A shallow, uninspiring open world slog
It has not been a good year for the gaming industry. Beyond the tepid dribble of big games over the past 12 months to the more serious allegations levelled against different gaming companies, 2021 has been a nasty black cloud hanging over this industry.
At the center of this sits Ubisoft, and I’m sure there will be some people reading this wondering just why I’m bringing the abuse up in a game review. Well, given Ubisoft have made minimal changes to their workplace since those allegations, it’s perhaps a sick sense of irony that nothing has really changed between Far Cry 5 and 6.
Uninspiring and grindy, Ubisoft’s shooter is basically the same game it’s been since Far Cry 3, with very little changes beyond aesthetic paint jobs or story overhauls. While I’m not advocating for a huge change with the game mechanics here, little tweaks to gunplay, AI and level design would not have gone amiss – but you’ll be hard-pressed to find much in the way of creative juices flowing through this one.
The story of Far Cry 6 takes place on the island of Yara. Gabriel Castillo is elected president and promises stability with the creation of a new cancer treatment drug called “Viviro.” Seven years later and workers are enslaved to work on the tobacco fields and the country’s armed forces (known as the FND) begin rounding up citizens in the capital of Esperanza.
In the wake of this, Dani Rojas, who lives in the middle of Esperanza, plans to escape to Miami. Unfortunately things go awry and Dani finds herself in a desperate struggle to topple Castillo, uniting with the anti-Castillo forces under the flag of Libertad. In order to take back control, it’s up to Dani to recruit several different factions to join her cause and strike back against this maniacal war criminal.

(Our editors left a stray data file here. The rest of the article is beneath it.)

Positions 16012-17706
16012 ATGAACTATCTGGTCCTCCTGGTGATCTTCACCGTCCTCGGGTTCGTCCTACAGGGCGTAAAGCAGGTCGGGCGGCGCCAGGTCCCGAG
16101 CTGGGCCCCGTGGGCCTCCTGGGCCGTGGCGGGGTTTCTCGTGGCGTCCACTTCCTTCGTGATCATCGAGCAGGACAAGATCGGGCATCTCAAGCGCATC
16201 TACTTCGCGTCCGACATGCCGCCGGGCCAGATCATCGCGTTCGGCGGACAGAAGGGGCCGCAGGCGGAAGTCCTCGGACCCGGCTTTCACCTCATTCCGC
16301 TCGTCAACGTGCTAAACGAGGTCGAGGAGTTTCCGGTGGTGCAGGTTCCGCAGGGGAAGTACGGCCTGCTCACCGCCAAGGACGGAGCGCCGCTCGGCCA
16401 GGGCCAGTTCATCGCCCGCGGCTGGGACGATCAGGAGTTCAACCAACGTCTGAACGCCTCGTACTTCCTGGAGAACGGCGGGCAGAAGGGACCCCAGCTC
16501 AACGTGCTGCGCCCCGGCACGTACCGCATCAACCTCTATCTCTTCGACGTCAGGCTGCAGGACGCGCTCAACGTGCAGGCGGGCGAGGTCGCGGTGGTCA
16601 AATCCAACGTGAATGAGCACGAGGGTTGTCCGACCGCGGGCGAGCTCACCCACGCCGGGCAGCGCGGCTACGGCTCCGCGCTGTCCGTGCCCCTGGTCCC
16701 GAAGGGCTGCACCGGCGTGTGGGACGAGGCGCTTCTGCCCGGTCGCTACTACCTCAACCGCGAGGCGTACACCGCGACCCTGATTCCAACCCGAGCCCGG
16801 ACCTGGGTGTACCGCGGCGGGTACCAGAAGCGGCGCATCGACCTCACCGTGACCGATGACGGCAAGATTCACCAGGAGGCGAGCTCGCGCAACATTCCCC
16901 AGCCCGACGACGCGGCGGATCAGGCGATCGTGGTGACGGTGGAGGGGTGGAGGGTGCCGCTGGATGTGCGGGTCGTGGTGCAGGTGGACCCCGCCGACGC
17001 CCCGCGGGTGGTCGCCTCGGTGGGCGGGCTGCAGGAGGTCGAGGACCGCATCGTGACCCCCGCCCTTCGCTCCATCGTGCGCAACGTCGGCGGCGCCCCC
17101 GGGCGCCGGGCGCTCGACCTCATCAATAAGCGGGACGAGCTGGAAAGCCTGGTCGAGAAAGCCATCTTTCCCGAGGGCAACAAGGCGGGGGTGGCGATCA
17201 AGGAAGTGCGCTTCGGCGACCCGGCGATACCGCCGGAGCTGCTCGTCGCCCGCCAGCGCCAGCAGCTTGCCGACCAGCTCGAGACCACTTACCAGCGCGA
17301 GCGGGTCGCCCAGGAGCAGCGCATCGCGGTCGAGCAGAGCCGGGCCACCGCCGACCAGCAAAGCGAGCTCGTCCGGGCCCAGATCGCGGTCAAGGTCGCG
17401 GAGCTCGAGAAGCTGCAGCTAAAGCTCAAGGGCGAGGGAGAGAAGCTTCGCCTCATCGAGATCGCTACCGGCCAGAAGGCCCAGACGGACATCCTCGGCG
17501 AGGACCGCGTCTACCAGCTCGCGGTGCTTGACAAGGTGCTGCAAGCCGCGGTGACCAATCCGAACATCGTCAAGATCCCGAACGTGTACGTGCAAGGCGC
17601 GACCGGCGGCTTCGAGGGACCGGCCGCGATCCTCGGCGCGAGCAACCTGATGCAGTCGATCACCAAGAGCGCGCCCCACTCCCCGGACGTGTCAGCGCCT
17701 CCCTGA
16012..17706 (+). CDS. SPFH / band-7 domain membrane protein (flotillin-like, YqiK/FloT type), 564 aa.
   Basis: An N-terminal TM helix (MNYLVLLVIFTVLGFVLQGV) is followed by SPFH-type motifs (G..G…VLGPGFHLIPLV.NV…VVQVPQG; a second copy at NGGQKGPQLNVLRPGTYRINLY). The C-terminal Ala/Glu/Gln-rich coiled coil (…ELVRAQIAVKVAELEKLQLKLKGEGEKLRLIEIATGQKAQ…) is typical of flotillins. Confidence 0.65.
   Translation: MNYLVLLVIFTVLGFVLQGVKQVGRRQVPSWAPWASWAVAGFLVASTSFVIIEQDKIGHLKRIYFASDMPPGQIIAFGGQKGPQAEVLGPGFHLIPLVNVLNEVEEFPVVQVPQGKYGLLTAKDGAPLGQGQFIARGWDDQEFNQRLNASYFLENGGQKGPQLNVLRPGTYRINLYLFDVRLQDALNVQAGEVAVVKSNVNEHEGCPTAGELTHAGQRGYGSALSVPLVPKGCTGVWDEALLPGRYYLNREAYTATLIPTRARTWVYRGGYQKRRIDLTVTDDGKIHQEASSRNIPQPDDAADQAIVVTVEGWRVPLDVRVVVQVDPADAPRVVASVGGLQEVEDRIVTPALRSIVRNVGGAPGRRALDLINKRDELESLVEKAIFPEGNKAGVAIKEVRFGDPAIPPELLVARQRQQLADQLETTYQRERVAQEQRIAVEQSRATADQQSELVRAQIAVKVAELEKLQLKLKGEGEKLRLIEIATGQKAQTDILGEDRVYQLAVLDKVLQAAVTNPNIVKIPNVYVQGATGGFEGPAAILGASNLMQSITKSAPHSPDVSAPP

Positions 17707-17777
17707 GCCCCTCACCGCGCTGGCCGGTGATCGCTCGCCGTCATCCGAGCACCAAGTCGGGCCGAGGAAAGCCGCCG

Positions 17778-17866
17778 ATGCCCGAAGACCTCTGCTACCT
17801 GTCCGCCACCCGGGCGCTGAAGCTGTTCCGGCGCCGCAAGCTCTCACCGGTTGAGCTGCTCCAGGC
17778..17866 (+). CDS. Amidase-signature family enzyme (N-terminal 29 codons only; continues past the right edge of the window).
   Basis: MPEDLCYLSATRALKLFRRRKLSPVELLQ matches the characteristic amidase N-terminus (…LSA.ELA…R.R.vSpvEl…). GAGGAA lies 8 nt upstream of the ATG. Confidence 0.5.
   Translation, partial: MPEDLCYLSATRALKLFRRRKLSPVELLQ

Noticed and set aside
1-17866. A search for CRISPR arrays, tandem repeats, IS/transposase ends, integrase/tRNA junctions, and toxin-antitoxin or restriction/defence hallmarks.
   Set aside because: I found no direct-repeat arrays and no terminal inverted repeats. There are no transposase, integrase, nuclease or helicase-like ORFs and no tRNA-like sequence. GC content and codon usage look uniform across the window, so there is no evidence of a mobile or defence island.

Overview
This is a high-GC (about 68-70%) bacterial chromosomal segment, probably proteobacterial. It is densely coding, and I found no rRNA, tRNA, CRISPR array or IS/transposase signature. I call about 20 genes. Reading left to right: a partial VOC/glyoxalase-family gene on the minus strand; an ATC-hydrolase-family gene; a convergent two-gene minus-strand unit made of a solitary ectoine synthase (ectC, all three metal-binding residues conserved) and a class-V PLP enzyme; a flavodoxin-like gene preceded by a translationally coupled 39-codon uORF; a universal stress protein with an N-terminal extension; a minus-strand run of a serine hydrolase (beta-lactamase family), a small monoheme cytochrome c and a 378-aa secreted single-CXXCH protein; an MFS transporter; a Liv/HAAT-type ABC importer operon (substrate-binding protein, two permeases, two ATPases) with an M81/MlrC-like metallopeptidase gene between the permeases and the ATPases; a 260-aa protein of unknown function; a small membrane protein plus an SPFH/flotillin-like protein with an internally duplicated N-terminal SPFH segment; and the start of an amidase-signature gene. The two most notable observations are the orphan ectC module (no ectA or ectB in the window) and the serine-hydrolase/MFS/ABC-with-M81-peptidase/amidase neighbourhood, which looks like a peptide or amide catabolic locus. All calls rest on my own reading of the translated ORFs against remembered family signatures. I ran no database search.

For anyone who has played a Far Cry game before, the gameplay is pretty much exactly the same as what you’ve come to expect. The island you’re inhabiting is broken up into different territories inhabited by military leaders (just like Far Cry 5) with the intention here on recruiting rebels in each area before storming Esperanza, which holds Castillo and his cronies.
Only…it’s pointless. I won’t go into spoiler territory but honestly the faction recruitment is simply busywork. It doesn’t have any meaningful effect on the end-result, with the final fight just sorta ends so abruptly without much aplomb.
The missions range from your conventional firefights, ambushes and getaway driving through to more egregious and grindy fetch quests. There are even a few pointless missions that see you get drunk, deface posters and party. Yay? Given the fact Dani is on a tight schedule to try and take back Yara, these main missions do absolutely nothing to help with the story or pacing.
To be fair though, some of the missions are brilliant. A few of the treasure hunts, and a hunt for relics are imaginatively designed while a couple of the story missions, including storming a fort, are great fun.
The aesthetic is admittedly slick and there’s definitely some variation to the different terrains and areas. Swamps, forests, big cityscapes and shantytowns are plentiful, and these locales pop nicely on the Playstation 5. There is a noticeable different between PS4 and PS5 versions, with the former plagued with some pretty horrendous load times.
Of course, in true Far Cry fashion you’ve got your usual array of busywork checklists to work through too, ranging from collectibles like USB sticks and roosters, right the way through to taking back checkpoints and FND bases from enemies.
The guns here are all largely the same; variations we’ve seen from previous games including shotguns, grenade launchers, pistols and machine guns, to name a few. They’re all plentiful and strewn out across the landscape, allowing you to play the way you want. To be honest, I kept my silenced rifle obtained at the start almost the entirety of the game, such is the effectiveness of hitting a well-aimed headshot.